These objects are accomplished by a high pressure safety valve having a diaphragm operated main valve which responds to differentials between the outlet pressure and a reference pressure and a spring toggle assembly operatively connected to the main diaphragm valve such that the valve closes with a snap action when the outlet pressure reaches a predetermined level. A safety valve of the present invention may also include a manual means for resetting it in the form of a push button which compresses a compression spring against the diaphragm so as to urge the main valve in the open direction. The extent of travel of the push button is limited by an abutment in the housing such that the spring can only be compressed to a certain degree. If the inlet pressure on the main diaphragm valve is too great, the force exerted on the valve by the push button spring does not overcome this force to open the valve. The safety valve of the present invention also preferrably includes a relief valve which opens whenever the main valve is closed and the pressure in the outlet of the safety valve is above a predetermined level to relieve the outlet pressure.
The above objects as well as further objects will become apparent from the following detailed description of the present invention taken in conjunction with the drawings, in which:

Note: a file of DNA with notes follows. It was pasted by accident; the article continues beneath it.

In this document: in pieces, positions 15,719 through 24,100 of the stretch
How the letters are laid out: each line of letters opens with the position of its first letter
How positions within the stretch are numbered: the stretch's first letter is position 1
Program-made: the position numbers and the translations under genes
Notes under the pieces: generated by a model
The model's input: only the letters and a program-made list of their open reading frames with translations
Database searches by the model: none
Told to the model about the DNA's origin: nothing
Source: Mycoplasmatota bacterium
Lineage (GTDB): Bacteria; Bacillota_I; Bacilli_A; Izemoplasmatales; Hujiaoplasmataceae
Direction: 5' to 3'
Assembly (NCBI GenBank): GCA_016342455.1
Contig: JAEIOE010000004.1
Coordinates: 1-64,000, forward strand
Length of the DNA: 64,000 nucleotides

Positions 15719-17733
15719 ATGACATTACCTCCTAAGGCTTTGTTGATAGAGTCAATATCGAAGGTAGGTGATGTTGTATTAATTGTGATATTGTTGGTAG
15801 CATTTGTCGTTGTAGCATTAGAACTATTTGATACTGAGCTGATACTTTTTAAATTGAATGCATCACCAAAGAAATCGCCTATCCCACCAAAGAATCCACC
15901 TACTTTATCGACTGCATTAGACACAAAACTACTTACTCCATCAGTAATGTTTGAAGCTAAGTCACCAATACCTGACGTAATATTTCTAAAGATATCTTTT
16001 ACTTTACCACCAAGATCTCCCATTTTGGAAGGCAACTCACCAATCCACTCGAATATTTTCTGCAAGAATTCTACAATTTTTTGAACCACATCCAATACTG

FIG. 1 is a cross sectional view of a high pressure safety valve in accordance with the present invention shown in the open position;
FIG. 2 is a cross sectional view of the same high pressure safety valve, except that it is shown in the closed position with the relief valve closed; and
FIG. 3 is a cross sectional view of the same high pressure safety valve shown in the closed position with the relief valve open.
Referring now to FIG. 1 a high pressure safety valve 10 in accordance with the present invention is shown in the open position. The housing for this valve preferrably includes a first section 12 which includes an inlet 14, and an outlet 16 which are both internally threaded so that the valve 10 may be suitably connected into an LP gas system. In addition, the housing section 12 includes a valve seat 18 located between the inlet 14 and the outlet 16.